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In her presentation Irene Scott refuted myths surrounding the passage of the amendment. On a point by point basis there are a lot of wild tales about its potential effects she said. But by far the most pervasive the answer that I heard most frequently was that it will destroy the family. It will cause rape to not be a crime in this country anymore. And we will all have to use the same toilet. I was I must admit that I was a little astounded because I was not aware that the only thing that held the family together in this country was a force of law. If the only thing that holds a family together as a group is law then we are is a country in real trouble indeed. What the amendment will actually do Scott stated is rectify imbalances in present law and procedure. She used this example of inadequacy in the Social Security system. It startled me to find that in this country there are seven and a half million single women over 65 who are collecting Social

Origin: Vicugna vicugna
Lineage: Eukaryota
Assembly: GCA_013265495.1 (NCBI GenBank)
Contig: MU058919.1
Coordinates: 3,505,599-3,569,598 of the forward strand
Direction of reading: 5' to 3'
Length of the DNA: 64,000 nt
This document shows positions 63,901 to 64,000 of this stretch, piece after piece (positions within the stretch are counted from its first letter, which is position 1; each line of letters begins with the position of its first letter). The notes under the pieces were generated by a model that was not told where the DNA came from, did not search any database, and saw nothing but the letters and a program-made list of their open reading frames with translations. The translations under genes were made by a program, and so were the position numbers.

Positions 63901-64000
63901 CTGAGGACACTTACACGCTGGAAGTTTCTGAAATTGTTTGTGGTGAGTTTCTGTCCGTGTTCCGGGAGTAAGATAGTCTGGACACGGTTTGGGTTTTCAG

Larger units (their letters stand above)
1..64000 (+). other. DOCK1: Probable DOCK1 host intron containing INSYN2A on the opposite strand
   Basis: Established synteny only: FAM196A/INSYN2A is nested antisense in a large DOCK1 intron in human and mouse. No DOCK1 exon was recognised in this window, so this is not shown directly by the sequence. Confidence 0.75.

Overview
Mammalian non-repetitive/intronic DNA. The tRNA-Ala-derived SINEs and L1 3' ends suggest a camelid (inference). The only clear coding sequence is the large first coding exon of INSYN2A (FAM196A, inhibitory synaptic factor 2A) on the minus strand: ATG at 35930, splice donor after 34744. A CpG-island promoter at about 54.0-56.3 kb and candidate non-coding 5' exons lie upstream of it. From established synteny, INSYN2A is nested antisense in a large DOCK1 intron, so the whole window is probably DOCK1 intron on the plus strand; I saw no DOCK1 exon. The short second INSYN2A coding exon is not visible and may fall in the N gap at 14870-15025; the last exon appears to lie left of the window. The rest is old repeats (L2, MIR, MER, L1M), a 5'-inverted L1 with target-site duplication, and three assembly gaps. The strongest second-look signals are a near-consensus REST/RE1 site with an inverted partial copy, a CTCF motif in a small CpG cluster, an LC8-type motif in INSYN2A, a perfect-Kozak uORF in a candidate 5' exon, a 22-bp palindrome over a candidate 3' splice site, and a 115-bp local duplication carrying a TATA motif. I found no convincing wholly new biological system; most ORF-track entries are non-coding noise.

Security. Half of that number have annual gross incomes of eighteen hundred eighty eight dollars a year on which they're surviving not living surviving. Why how does this come about why does it happen it happens because first of all women have been underpaid. Women who work earn $3 for every $5 million or so that their base pay for Social Security is smaller their work life is shorter but it doesn't mean that it's less important. In short far as their contribution to our society is concerned progress toward equality in Minnesota however hard the struggle looked pretty good to marry the Scottie. A regional attorney with Equal Opportunity Employment Commission in Chicago. She has testified four times before the Illinois legislature finding that each time the opposition mounted the Minnesotans have more sense. They just simply have more sense. In Wisconsin I was born with